To learn more about Jay’s path to success with EnRICHed Academy and Dominion Lending Centres read the November edition of EXPERT/ease.

Aug 17 | 2016

Certified Resale Home: Delivering a superior customer experience

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customer experienceIt’s pretty clear that brands with a good understanding of the value of customer experience manage to be so successful in large part because of word of mouth. This level of exposure is what every company strives for!

Looking at real estate, agents are typically chosen based on referrals and/or repeat business (having worked with the same client previously). But what really underlies this choice?  In my opinion, CUSTOMER EXPERIENCE.

There have been numerous technological advancements that have made buying and selling a home much easier (i.e. online property searches, buy and sell checklists, electronic transaction platforms with e-signature etc.) but the secret ingredient will always remain the same – give a customer a great experience and they will come back for more or let others know about it.

When it comes to return on investment, delivering a superior customer experience will go beyond any marketing spend. It was one of the key opportunities we identified when FCT started to devise our Certified Resale Home service. Of course, it helps that delivering superior customer experiences has been our core value for the past 25 years.

Certified Resale Home is an impartial, honest and expert assessment of a home that provides greater transparency and information so that the seller, realtor, and buyer can make informed decisions.

Here’s what it can do for everyone involved:

The seller – get the best possible offer, quicker

  • Immediately differentiate the property and make it stand out
  • Optimize purchase offers
  • Enhance buyer comfort

The buyer – reduce anxiety and reduce the buyer beware environment

  • Build trust by offering more transparent information through a recognized ‘brand’
  • Ensure they have an impartial and honest inspection to rely on and peace of mind and confidence with a warranty to fall back on

The agents – increase customer satisfaction and generate referrals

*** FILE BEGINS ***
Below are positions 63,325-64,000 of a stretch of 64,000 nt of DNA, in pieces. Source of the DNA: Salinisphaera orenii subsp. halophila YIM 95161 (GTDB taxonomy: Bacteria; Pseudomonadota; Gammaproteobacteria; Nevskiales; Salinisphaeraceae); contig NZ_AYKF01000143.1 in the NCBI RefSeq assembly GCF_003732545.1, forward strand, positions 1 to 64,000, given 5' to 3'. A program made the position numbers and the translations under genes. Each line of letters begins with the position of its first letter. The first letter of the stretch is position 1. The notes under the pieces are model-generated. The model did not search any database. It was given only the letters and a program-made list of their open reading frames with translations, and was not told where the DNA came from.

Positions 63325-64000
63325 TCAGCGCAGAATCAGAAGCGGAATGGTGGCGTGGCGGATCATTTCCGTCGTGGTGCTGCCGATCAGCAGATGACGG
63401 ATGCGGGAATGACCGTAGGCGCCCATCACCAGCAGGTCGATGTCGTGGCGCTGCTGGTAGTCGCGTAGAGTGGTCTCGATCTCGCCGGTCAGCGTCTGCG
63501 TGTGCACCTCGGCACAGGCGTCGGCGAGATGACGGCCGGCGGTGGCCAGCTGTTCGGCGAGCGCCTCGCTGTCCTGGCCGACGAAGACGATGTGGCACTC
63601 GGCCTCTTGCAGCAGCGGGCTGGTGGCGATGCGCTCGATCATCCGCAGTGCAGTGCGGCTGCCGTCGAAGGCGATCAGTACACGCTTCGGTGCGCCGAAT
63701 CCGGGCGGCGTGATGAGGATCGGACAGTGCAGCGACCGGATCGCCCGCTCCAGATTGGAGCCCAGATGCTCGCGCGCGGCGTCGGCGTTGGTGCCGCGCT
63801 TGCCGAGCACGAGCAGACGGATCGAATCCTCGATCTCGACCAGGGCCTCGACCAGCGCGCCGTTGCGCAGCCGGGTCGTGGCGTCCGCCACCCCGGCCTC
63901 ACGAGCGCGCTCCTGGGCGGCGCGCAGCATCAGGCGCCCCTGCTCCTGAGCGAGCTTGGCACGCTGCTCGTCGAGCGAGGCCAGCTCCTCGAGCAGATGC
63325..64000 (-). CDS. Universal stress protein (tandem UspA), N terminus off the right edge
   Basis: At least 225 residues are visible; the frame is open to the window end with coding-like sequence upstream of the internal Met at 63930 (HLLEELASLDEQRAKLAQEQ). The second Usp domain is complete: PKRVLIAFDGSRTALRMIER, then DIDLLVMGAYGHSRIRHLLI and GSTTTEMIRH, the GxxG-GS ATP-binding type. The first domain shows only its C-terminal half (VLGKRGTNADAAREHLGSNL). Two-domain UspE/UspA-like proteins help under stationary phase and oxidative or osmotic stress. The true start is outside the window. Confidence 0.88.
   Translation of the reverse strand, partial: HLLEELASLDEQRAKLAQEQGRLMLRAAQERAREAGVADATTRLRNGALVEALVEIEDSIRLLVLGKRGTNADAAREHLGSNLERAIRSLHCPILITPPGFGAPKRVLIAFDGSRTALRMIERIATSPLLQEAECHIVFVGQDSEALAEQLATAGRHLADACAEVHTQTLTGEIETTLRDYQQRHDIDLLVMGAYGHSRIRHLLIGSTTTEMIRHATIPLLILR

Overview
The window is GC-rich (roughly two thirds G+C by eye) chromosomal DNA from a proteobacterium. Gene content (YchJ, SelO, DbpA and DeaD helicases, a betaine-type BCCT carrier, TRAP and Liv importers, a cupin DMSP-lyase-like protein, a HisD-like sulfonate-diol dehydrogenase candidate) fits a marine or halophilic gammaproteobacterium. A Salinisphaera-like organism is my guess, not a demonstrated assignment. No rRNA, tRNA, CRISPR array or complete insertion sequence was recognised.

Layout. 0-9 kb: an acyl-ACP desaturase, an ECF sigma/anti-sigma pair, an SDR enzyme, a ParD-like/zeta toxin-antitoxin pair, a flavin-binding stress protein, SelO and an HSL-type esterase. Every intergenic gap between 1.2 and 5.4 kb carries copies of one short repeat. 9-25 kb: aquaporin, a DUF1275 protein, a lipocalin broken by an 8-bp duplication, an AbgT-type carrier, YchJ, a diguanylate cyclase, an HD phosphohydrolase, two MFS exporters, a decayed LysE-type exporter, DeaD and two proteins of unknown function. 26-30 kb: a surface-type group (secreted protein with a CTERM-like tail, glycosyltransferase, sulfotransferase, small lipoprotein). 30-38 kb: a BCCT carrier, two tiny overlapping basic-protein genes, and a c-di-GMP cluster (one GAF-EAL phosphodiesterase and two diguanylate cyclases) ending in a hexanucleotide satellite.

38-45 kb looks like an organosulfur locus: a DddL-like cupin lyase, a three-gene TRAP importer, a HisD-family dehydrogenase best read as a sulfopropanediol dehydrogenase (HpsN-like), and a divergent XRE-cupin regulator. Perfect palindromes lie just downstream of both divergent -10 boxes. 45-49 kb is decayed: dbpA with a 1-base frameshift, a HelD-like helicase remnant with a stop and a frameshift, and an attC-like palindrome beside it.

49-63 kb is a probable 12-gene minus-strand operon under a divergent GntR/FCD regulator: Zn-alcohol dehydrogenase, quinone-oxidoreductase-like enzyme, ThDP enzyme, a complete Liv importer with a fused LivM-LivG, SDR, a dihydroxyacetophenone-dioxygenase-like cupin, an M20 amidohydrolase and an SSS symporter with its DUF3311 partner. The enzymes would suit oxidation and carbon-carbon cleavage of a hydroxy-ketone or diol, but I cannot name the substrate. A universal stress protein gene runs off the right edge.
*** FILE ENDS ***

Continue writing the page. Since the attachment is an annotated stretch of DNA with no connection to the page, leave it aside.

• Take control of the situation and get out in front of issues for their client
  • Reinforce their value with a superior full-service experience
  • Time is money – close listings faster

We are currently piloting with RE/MAX Niagara (Ontario) and Century21Carrie.com (Winnipeg).  If you are a homeowner looking to sell in those areas, contact us for more information. All pre-listing home inspections are fulfilled by AmeriSpec® Inspection Services.

Warranty Services by First Canadian Title Company Limited
® Registered Trademark of AmeriSpec Inspection Services.

Jun 8 | 2016

Why hasn’t smart home technology taken off?

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smart homeIt’s a science fiction film cliché, the responsive house that all but turns down your bed and butters your toast. For the past decade, sensor-based technologies have been marketed, in aggregate, as “the smart home,” with big companies and technology giants queueing up to integrate the possibilities of cloud-based processing and ever more refined sensors.

But the headline isn’t that any of these name brands are blowing the doors off. To the contrary — the smart home market is kind of a replay of the early days of the videocassette: no industry standard, lots of innovation off the beaten track…and siloed technologies blocking real progress.

Silos are definitely not what the house doctor ordered; the vision is all the other way—appliances, control systems/devices and home entertainment platforms all interoperably linked and smoothly interfaced.

Not.

It’s more like a hobbyist’s approach: one widget at a time. (One suspects people are still sufficiently peeved at their remote to have much faith in a house full of remotes.) That’s on the consumer side; on the company side, insurance companies and grocery super brands are already experimenting with individual technologies as outreach programs to build engagement with customers in a whole new way. So the game looks far more like a slow aggregation and integration of niche markets (wins with integrated safety, thermostats and security systems (“background apps”) migrating customers to softer, more personalized interactivities around entertainment, cooking, health management and monitoring special needs family members (“foreground apps”).

And what about fun? These devices can’t be simply widgets: the winners, like the now-legendary HitchBot—a “social robot” which traversed Canada, parts of Germany and several US cities before being destroyed in Philadelphia in July 2015, winning some 500,000 Facebook followers—will become part of our complex, all too human lives.

At home, we are most ourselves. Technology has a long way to go to reflect that fact, inhibited as progress is by high product prices, limited consumer interest and overlong device replacement cycles—but the highest barrier is interoperability: too many networks, too many platforms, far too many niggling problems (“I have to program this remote? What?!” Remember that one?). What’s wanted is an innovator to crash the barriers and build an ecosystem that actually works as if people mattered.